Hizma is a Palestinian village historically located within the Jerusalem Governate that Israel has arbitrarily severed from it in its quest to expand and entrench a Greater Jerusalem. To eliminate the village and its natives, the settler state has incrementally deployed a series of urban planning policies that together constitute an eliminatory infrastructure. These have included overlapping and tenuous jurisdictional areas; movement restrictions imposed through closures, checkpoints, and surveillance regimes; transformation of common lands into a state-run nature preserve; and the construction of the Apartheid Wall through the village. These measures have concentrated Hizma's residents into an urban area and severely isolated them from their agricultural lands, places of worship, education, families, and health facilities. Based on field work conducted between 3 August and 18 August 2019, this essay sets out to explore two phenomena. First, it seeks to understand how Palestinians navigate and resist Israel's eliminatory infrastructure. Second, it explores what this infrastructure revealed about the relationship between the violence of settler colonialism and the banal administration of urban planning. Using autoethnography, this essay documents the journey of Palestinians in Hizma across three eliminatory terrains erected by planning policies: through the Apartheid Wall, within the suffocating physical and juridical bounds of entrapment, and into the community's expropriated spring.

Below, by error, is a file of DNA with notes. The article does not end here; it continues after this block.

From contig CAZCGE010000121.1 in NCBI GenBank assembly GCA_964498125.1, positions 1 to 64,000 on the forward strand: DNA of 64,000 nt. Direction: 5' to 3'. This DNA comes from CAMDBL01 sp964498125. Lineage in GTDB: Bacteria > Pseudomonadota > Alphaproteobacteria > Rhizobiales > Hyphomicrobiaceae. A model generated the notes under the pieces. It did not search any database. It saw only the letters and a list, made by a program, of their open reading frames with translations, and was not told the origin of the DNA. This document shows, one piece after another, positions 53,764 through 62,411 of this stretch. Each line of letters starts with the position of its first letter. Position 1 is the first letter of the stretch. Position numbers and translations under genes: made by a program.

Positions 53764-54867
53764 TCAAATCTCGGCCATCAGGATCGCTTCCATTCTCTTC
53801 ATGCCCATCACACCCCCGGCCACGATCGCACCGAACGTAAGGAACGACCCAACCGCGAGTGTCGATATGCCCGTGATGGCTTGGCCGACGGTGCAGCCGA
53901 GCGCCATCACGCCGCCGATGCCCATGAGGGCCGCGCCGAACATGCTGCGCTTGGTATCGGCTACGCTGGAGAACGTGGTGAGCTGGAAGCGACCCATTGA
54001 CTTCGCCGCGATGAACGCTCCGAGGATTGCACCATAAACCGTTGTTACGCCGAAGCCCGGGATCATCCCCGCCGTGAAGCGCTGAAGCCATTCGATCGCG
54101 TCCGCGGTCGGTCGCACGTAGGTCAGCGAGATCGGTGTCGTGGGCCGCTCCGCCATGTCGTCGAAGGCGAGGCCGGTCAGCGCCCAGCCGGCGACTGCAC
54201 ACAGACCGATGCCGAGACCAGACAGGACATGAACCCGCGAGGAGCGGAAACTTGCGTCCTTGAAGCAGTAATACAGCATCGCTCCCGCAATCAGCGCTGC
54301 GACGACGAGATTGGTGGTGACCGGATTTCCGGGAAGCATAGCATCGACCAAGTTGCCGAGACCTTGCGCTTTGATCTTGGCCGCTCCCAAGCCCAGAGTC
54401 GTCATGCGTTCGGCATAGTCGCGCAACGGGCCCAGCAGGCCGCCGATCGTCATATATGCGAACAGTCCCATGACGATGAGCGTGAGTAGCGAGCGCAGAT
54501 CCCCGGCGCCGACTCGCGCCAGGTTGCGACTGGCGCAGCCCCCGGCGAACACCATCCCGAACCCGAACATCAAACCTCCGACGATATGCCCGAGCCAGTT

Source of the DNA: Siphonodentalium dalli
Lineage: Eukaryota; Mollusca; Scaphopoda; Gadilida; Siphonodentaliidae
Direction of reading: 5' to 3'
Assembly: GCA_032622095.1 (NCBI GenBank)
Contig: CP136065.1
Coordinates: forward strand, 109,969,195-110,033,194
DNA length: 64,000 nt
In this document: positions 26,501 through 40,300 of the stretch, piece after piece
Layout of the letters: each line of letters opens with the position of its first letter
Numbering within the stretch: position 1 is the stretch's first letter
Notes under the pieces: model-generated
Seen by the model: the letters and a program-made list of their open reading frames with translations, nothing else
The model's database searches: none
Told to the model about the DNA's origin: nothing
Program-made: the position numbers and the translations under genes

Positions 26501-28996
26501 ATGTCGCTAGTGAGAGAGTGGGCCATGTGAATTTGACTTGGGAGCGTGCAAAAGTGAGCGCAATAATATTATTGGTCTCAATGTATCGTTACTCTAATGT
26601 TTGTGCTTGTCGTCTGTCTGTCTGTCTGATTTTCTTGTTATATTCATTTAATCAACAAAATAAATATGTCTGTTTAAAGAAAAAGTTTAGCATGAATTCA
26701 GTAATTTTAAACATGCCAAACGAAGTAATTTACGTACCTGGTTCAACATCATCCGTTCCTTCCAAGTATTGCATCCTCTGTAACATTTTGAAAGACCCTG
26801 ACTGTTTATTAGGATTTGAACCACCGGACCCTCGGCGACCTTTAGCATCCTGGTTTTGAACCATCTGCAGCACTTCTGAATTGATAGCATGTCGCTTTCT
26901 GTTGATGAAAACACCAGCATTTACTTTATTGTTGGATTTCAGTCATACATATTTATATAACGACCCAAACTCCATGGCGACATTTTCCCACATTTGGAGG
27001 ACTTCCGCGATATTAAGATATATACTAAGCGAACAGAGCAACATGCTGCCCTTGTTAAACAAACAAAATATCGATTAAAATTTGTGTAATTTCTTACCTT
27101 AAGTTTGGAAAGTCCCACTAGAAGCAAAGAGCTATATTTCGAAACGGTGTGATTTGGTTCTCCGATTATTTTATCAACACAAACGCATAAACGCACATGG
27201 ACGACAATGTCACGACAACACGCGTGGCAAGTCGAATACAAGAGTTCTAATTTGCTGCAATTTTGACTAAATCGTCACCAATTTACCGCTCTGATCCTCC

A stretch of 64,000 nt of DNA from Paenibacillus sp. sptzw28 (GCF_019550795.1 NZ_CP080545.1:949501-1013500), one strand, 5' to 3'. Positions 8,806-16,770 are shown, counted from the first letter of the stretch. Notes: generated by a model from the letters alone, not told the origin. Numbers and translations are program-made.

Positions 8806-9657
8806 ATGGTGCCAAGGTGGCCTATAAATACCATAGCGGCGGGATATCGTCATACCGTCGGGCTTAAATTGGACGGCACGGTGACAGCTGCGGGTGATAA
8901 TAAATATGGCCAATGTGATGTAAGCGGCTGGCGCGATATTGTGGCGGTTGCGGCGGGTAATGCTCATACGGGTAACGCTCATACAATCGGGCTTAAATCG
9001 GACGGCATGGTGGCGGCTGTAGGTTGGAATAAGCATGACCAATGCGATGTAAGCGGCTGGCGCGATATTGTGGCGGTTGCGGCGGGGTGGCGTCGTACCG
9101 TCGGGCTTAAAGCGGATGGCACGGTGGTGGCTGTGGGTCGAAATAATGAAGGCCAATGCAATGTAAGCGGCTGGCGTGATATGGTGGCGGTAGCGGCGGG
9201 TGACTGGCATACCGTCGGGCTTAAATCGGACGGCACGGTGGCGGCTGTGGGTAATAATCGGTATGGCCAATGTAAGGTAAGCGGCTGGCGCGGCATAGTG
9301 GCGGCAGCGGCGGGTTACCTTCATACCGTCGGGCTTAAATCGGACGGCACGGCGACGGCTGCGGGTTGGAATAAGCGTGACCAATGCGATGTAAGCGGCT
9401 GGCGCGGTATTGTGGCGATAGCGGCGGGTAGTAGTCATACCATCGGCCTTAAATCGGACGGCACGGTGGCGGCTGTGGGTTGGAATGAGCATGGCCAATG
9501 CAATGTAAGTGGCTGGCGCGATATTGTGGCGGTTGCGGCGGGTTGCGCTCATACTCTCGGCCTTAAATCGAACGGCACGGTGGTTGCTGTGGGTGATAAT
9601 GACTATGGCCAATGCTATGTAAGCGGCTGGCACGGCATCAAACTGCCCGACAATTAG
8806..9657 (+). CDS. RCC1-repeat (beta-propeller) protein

All Science Journal Classification (ASJC) codes
- Geography, Planning and Development
- settler colonialism
- urban planning